An otter has been spotted swimming in a UK river with a plastic cable tie stuck round its neck — and animal charities are worried about its safety.
A photograph was taken of the otter as it swam in the River Stour in Dorset, in the south west of Britain.
The UK Wild Otter Trust (UKWOT) fears the animal “could drown or choke” if the plastic tie gets caught underwater.
This #otter was spotted in a #Dorset river yesterday - the cable tie is not a fashion accessory. Discarded waste can kill our #wildlife! Please look out for #PlasticPollution on your patch and pick it up RT #BluePlanet2pic.twitter.com/eJW3cT7oAM— UK Wild Otter Trust (@WildOtterTrust) November 26, 2017
“Rubbish being left behind is a huge issue,” the charity told the BBC. “If you leave rubbish for wildlife to get trapped or caught in — often they die a painful death.”
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The charity is planning an emergency operation to trap the otter, which is believed to be a male, and remove the plastic.
UKWOT is trying to get permission from Natural England, the government’s adviser for the natural environment, according to the BBC.
The charity has now launched a campaign encouraging people to take their litter away with them after visiting Britain’s rivers and lakes.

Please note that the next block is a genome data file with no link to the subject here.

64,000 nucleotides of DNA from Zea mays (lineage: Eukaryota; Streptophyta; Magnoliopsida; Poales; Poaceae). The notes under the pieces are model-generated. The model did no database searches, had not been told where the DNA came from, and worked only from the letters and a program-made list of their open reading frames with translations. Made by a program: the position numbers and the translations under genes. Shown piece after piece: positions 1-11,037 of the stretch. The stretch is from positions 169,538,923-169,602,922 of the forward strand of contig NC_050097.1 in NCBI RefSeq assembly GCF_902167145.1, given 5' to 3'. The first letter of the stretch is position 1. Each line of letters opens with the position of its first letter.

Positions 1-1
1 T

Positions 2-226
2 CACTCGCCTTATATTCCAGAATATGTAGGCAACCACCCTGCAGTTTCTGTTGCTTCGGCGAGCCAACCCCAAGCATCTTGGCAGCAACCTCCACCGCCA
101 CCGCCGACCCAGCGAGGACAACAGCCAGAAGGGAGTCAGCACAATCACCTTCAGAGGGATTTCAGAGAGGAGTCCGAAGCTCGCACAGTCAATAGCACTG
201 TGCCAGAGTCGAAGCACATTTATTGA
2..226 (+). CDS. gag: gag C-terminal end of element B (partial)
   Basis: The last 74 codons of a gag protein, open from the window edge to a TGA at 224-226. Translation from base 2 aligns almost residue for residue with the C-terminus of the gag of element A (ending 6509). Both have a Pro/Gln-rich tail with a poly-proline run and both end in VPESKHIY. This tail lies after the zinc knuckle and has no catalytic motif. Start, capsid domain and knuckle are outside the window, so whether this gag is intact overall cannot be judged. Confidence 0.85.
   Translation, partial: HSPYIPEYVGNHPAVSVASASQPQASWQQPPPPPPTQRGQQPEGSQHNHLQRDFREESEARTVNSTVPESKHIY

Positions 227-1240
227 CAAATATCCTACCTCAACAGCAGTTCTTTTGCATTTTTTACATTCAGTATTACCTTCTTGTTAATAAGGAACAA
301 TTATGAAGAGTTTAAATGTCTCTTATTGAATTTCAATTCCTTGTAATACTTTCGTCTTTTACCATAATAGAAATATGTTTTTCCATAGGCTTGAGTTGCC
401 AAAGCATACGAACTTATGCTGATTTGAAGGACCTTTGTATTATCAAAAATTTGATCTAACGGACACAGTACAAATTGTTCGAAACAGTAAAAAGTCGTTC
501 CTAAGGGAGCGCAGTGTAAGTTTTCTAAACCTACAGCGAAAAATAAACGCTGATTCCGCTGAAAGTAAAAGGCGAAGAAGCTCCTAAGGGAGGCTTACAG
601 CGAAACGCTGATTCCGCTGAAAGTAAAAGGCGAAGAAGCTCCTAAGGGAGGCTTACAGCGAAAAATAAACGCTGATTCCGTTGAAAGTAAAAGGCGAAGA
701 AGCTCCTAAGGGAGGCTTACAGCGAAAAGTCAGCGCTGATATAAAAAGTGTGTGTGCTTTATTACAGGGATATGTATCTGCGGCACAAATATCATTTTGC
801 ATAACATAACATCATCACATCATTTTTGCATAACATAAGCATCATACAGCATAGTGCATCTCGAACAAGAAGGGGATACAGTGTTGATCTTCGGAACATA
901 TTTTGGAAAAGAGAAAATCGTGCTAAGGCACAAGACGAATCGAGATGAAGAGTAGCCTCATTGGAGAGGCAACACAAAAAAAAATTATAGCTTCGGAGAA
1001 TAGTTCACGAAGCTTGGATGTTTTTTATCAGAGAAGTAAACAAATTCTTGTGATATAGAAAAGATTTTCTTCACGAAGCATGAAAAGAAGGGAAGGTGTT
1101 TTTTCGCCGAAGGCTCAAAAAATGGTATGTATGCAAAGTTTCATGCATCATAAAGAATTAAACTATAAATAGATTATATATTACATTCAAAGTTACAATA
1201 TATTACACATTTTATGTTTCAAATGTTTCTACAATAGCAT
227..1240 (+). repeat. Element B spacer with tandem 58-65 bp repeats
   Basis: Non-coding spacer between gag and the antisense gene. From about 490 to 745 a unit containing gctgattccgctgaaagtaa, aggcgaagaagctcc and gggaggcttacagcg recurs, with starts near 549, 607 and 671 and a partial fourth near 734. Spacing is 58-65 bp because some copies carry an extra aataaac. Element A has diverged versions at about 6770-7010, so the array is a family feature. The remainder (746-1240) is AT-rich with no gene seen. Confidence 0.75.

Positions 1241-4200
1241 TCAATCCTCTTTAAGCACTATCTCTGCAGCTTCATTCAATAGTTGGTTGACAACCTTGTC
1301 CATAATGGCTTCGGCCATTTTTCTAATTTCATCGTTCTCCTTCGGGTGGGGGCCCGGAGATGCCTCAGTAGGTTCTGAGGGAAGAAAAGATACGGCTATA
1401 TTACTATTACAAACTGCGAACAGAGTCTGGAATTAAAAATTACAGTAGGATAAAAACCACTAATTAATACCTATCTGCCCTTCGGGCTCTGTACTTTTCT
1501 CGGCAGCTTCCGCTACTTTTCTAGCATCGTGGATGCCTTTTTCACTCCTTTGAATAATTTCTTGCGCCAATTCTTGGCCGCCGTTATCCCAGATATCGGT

“The cable tie is not a fashion accessory,” UKWOT tweeted. “Discarded waste can kill our wildlife! Please look out for plastic pollution on your patch and pick it up.”
The news follows an increase of awareness surrounding the damage that plastic pollution is doing to aquatic wildlife, largely thanks to Sir David Attenborough’s documentary “Blue Planet II”.
Sir David has already spoken out about the “heartbreaking” examples of plastic pollution that the team documented while filming the series.
At the launch of the series in September, Attenborough revealed that teams had recorded seabirds feeding their chicks with scraps of plastic.
“There is a shot of the young [albatross] being fed, and what comes out of the beak of the adult?” said Sir David, talking to Greenpeace before the series launch. “Not sand-eels, not fish, and not squid, which is what they mostly eat, but plastic. It’s heartbreaking. Heartbreaking.”
More than 8 million tonnes of plastic enter the world’s oceans every year, and by 2050, it is predicted that there will be more plastic in the sea than fish.
“It is one world. And it’s in our care,” said Attenborough. “For the first time in the history of humanity, for the first time in 500 million years, one species has the future in the palm of its hands. I just hope it realises that that is the case.”
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